Try to define the word “poetry” and you’ll quickly find yourself in a maze of contradictions. It refers, most obviously, to printed verse, but it can also refer to especially lyrical prose, among other things. At The Paris Review Daily, Damian Searls uses etymology to get some answers. Related: Kate Angus on loving poetry but […]
Writing exclusively for the Penguin Blog, Keith Houston – Shady Characters author and etymologist extraordinaire – takes us through the fascinating history of those ubiquitous symbols, the # (aka. the octothorpe) and the @. #HappyReadingPenguins The average tweet is not an especially remarkable thing. Show More Summary
James Crews reviews Ted Kooser's Splitting an Order today in Rumpus Poetry.
The Tony-winning pair will reunite in this two-hander opening in the fall.
Here are some of the most popular deals that are still going on now. Yay! Shop early, shop often, or, if you’re feeling a little generous, surprise a friend with a new book you know they’ll like! Plus, yesterday, y’all solved a HaBOShow More Summary
We’ve expanded the regular AVQ&A discussion prompts to ask several of our regular contributors (and you) a simple question: What are you currently reading? If you have suggestions for future AVQ&A questions, big or small, email them to us here. Show More Summary
Looking at the long list of writers who have committed suicide, one is tempted to associate the so-called artistic temperament, the agony of creative achievement, with the primary motivation for that final act. The list is long and includes...Show More Summary
David Gessner thinks Wallace Stegner and Edward Abbey are more relevant than they’ve ever been. Why? Their stories about the West anticipated the California drought. At Salon, Gessner explains why, among other things, Stegner spent much of his life debunking Western individualism.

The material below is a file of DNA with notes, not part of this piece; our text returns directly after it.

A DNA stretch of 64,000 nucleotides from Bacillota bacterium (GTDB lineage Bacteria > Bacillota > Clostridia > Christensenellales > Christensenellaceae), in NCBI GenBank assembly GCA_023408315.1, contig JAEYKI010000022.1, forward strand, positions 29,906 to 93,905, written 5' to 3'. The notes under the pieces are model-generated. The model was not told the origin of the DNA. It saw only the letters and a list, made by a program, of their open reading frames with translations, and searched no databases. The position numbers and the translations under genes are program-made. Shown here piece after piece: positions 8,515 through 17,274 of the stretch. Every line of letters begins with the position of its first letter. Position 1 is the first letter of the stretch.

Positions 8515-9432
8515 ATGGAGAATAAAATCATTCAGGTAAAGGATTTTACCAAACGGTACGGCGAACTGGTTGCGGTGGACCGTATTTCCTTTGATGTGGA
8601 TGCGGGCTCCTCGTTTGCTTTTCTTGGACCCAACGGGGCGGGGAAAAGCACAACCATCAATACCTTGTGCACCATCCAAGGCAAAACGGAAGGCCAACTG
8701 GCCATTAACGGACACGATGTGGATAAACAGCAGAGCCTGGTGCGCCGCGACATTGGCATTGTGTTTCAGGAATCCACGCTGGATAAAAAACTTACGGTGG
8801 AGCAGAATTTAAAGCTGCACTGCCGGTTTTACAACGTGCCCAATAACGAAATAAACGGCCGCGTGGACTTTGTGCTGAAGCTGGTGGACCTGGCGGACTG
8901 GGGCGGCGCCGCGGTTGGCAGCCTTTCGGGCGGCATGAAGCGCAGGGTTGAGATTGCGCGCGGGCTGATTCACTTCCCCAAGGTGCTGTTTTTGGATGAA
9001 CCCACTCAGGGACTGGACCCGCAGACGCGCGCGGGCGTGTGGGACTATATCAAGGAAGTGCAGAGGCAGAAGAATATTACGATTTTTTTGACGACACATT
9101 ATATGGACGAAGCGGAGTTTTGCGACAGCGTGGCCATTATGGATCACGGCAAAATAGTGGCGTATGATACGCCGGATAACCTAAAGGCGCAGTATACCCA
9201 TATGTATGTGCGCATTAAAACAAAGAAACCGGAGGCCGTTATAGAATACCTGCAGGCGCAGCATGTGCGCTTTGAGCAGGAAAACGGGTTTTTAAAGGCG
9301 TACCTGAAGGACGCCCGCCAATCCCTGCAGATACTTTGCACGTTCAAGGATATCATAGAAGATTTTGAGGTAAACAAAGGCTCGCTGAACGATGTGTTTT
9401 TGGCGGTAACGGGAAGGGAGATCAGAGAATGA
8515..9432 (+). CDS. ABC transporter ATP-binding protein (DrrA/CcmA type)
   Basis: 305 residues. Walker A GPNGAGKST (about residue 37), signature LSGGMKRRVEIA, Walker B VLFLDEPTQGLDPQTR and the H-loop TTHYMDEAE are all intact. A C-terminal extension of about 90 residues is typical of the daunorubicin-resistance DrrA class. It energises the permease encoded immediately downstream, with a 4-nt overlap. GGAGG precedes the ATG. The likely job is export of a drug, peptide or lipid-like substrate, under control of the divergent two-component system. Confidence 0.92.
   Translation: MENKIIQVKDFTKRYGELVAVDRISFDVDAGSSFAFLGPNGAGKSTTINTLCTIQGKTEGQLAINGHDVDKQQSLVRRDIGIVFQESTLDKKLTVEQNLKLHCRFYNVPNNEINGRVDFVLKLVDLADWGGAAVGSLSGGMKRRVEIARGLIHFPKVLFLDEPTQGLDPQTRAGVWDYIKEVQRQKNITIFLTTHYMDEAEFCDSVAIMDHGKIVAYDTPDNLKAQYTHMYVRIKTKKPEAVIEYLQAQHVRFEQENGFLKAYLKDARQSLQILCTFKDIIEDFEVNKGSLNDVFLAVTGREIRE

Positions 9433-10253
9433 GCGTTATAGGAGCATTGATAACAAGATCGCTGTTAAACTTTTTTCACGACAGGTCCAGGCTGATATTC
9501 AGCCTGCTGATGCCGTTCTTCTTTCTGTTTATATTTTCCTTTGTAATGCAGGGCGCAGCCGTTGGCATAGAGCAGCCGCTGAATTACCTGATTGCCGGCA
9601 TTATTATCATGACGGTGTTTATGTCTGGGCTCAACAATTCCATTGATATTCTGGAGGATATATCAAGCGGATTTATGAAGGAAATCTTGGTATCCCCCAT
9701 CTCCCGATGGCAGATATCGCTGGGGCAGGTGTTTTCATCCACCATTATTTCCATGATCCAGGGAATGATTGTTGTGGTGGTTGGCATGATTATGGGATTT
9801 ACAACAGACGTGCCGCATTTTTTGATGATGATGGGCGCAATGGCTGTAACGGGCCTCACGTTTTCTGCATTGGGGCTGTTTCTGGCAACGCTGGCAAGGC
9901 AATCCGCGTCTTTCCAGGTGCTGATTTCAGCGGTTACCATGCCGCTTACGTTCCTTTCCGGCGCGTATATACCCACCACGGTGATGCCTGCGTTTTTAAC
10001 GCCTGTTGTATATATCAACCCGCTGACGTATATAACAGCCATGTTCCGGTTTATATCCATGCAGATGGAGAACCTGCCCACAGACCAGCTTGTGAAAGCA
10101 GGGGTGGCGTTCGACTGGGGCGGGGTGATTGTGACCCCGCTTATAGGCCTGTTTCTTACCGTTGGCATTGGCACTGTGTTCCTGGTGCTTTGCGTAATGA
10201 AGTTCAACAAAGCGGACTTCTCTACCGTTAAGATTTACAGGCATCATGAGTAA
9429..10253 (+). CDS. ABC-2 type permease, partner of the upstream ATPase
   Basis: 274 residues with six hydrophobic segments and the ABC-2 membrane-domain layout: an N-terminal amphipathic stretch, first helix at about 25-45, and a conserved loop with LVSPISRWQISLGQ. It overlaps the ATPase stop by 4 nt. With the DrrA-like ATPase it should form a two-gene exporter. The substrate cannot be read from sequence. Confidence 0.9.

In his 1980 short story “Company,” Samuel Beckett begins one paragraph with the sentences: “Another trait its repetitiousness. Repeatedly with only minor variants the same bygone.” When he wrote those lines, did Beckett already knowShow More Summary
Known for his sometimes shocking productions, Calixto Bieito will direct a new "Forza del Destino" at the Metropolitan Opera in the 2017-2018 season.
Diane von Furstenberg’s Book of Beauty: How to Become a More Attractive, Confident, and Sensual Woman von Furstenberg 1976 Submitter: Former Princess Diane von Furstenberg is still very popular today. I found this 1976 book at my local public library. Not so sure how helpful this almost 40 year old book would be to young women now. I […]
The One in My Heart is Sherry Thomas’ first contemporary novel. I’m a huge fan of her historicals, and I’ve looked forward to her efforts in other genres. Recently she’s been writing YA fantasy, and now we have a contemporary. I respect Thomas for trying out new styles, but this book was pretty uneven for me. Show More Summary
As a part of my job, I am constantly looking for new and upcoming books. Books that teens and young adults may be interested in, or books that inspire and look fun so that I can create a program around … Continue reading ?
Monica Byrne talks about sex, gender, the insidious power of stereotypes, and putting relationships between women at the center of her novel, The Girl in the Road.
Odds are, it's already there. Denis and Gail Boyer Hayes explore everything bovine--including everything you didn't want to know--in Cowed: The Hidden Impact of 93 Million Cows on America’s Health, Economy, Politics, Culture, and Environment. Plus some classic Earth Day reads, new and old.
These nine books, some new, some decades old, shed light on the history and evolution of racism in America.
The revival of Wendy Wasserstein's Pulitzer Prize-winning play, starring Elisabeth Moss, never took off at the box office.
Mr. Morton, who as a child fled Austria and the Nazis with his family, often wrote about his homeland, in both fiction and nonfiction books.
The libraries seek $1.4 billion from the city for renovations because a number of branches with badly aging buildings have been unable to meet the growing needs of their patrons.
It may be apocryphal. But supposedly, an unnamed New York publishing executive was once asked why there were so few books by Hispanic authors or novels featuring Latino characters. His response was a blasé "Hispanics don't read." This...Show More Summary